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Sedimentary Dynamics and High-Frequency Sequence Stratigraphy on the Slope of Great Bahama Bank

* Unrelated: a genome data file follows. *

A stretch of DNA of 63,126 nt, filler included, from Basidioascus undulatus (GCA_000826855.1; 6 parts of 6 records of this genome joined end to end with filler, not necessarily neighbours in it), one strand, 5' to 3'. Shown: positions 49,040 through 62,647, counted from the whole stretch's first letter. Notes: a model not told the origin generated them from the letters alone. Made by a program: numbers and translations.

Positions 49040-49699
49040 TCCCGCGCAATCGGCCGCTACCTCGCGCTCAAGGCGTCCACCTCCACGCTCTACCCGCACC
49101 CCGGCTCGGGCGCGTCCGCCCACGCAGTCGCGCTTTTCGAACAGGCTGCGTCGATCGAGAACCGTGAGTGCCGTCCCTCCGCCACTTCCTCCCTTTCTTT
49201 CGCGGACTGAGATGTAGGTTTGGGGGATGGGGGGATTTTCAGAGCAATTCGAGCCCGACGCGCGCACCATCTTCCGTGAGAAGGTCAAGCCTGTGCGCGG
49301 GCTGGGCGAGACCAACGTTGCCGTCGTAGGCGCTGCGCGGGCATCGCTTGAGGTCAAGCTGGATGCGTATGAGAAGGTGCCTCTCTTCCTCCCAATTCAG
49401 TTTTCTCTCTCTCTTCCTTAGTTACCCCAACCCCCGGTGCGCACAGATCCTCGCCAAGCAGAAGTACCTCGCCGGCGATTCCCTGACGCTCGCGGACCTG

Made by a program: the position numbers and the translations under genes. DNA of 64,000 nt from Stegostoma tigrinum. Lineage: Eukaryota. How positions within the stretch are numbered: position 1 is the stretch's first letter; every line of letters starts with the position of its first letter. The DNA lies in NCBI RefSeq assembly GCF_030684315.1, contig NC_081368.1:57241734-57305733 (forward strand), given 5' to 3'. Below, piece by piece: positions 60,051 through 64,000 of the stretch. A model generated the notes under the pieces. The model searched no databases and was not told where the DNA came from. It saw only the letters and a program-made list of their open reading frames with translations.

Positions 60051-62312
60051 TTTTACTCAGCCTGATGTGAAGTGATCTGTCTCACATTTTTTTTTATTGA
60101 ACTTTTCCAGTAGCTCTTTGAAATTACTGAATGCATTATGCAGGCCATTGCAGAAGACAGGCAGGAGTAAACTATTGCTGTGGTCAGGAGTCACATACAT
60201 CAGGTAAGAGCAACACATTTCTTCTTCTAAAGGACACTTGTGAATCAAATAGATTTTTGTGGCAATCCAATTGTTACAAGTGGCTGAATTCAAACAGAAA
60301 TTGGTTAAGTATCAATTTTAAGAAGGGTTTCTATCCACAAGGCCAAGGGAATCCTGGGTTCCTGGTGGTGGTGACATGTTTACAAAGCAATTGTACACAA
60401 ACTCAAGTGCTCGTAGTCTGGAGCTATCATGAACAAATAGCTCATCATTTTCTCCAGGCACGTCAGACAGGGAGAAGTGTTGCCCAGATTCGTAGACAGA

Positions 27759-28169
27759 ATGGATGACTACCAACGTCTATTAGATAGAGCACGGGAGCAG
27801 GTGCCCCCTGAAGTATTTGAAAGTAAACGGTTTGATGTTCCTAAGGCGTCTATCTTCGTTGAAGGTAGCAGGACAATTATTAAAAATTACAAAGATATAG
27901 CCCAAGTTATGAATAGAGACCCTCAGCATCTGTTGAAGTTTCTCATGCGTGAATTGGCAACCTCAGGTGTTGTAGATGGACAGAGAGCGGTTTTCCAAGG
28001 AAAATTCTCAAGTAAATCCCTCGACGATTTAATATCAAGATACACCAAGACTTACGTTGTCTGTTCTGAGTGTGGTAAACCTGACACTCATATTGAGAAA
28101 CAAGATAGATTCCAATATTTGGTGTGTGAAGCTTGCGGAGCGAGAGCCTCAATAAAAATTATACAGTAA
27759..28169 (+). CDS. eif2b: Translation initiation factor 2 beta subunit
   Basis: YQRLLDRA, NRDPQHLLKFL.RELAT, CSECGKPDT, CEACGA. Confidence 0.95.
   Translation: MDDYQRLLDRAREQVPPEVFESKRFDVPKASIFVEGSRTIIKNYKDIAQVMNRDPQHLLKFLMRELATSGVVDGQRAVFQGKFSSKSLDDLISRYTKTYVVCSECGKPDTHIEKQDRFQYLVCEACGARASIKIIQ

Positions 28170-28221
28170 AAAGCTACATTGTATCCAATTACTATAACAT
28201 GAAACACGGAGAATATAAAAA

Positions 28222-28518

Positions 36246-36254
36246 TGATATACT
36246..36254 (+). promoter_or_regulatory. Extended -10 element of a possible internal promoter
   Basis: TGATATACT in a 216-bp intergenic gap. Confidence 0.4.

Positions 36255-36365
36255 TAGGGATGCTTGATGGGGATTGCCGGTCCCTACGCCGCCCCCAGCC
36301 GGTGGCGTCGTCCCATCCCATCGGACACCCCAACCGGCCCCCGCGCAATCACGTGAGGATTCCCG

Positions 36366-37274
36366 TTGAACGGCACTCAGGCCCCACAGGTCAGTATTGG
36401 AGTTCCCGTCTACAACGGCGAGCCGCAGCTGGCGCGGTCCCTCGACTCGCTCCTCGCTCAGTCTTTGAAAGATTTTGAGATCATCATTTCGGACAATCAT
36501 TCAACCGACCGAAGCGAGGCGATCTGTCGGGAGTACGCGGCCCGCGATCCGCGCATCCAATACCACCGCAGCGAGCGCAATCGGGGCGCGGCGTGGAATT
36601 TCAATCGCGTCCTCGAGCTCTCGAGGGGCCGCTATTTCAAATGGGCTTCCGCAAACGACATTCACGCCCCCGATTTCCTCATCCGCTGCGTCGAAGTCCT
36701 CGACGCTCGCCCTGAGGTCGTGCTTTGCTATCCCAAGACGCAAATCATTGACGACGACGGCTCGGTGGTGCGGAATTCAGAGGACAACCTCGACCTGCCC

The interplay of depositional and erosional processes and their evolution in time are unraveled by the correlation of new high-resolution hydroacoustic data with sediment- and isotope data from ODP Leg 166 cores on the slope of Great Bahama Bank, providing new insights into sedimentation patterns of carbonate platform slopes through time. In result, a high-frequency sequence stratigraphic scheme encompassing the Marine Isotope Stages (MIS) 1 to 11 (the last 400 ka) is presented. High-frequency sequences consist of sea level highstand sediments bound by well-lithified lowstand intervals. The sequences display, however, considerable variations in morphology along strike and through time. In the northern part, all sequences contain mass transport complexes and channels accompanied by a lateral variable sediment thickness. In the southern part, by contrast, sediment thickness along the slope is controlled by off-bank transport and bottom currents. Large mass transport complexes leveled the slope morphology during MIS 11 to 9, whereas younger sequences (MIS 7 to 1) show a uniform along-strike thickness of the sequences without evidence of large gravity mass movements. A geological model was developed, based on the sedimentological data of two ODP cores and the hydroacoustic reflection patterns. This model evaluates how the changes in slope morphology influence the lateral facies distribution. Sequences of MIS 11 to 9 show a downslope and along strike facies variability, whereas younger sequences (MIS 7 to 1) are characterized by downslope variations only. The encountered changes in slope morphology and sediment distribution along the slope of Great Bahama Bank provide implications on established slope models and allow improved prediction of sediment heterogeneities in such sedimentary successions.